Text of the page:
Wood from silvicultural activities


Silvicultural activities (thinning, pruning, harvesting) generate a significant amount of wood that is suitable for sawmill and wood-based industries, due to their type, shape and/or poor quality. Instead of being left in forests, this wood can be used as fuel to produce energy, representing an additional source of income for forest owners.

What types of wood for energy production?

Coppices in deciduous forest, wood from clearing or thinning provide a large quantity of small and “low quality” wood. They are generally intended for the production of wood-energy. Tree tops and branches, as well as purges left after logging can also be a source of wood energy.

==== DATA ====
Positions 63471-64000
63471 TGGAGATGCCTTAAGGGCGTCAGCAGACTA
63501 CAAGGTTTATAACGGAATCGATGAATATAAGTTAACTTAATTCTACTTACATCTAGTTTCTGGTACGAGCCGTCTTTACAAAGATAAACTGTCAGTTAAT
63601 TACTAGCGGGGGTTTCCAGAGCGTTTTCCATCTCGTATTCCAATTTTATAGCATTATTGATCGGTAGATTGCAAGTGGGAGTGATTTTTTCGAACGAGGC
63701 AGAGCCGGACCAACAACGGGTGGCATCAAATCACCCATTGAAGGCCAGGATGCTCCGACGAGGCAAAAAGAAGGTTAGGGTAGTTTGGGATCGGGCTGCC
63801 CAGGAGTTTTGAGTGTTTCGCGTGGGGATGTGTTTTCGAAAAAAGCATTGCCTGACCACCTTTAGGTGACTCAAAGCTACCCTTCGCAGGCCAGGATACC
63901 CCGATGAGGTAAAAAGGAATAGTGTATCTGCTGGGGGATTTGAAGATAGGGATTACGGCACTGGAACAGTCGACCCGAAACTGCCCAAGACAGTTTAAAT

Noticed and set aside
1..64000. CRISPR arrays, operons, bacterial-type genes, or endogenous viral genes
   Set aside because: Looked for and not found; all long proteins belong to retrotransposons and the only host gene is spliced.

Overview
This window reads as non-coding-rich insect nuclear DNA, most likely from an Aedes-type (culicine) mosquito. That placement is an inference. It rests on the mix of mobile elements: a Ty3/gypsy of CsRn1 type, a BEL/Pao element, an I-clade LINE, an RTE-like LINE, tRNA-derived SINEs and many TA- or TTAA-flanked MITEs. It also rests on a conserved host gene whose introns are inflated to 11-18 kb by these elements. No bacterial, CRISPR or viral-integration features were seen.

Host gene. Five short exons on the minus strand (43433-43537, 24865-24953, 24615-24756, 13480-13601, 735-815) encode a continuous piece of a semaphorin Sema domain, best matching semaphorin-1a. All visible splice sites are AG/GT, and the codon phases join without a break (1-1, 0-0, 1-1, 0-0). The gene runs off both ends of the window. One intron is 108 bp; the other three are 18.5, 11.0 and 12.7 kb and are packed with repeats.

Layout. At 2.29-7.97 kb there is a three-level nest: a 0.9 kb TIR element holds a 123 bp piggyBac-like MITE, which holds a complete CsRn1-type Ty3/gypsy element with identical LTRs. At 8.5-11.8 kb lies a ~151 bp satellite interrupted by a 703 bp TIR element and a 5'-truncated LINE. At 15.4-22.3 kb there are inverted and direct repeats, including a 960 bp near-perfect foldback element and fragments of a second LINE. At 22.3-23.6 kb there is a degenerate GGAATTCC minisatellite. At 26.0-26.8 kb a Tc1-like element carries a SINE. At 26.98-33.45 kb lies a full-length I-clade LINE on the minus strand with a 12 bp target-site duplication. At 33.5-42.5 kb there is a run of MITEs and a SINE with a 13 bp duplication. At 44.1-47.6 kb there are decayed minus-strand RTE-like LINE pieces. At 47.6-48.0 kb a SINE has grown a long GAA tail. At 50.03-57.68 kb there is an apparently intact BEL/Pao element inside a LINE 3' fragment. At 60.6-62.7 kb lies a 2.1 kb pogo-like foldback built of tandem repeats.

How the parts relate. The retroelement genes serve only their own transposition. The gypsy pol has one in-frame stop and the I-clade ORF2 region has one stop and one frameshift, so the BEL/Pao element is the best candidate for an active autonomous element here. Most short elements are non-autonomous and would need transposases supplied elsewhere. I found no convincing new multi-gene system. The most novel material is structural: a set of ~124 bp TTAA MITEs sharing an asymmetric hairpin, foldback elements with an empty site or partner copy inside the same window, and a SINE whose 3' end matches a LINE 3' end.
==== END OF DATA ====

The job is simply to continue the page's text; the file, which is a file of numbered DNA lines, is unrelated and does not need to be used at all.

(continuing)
All this woody material can be left for drying; allowing leaves and bark to return to the soil as they contain the majority of the mineral elements necessary for the soil to maintain its fertility.

Wood outside forests

Maintenance of parks and gardens, roadsides, railway or riversides requires regular felling and thinning. Similarly, isolated hedges or trees can produce significant amounts of wood-energy.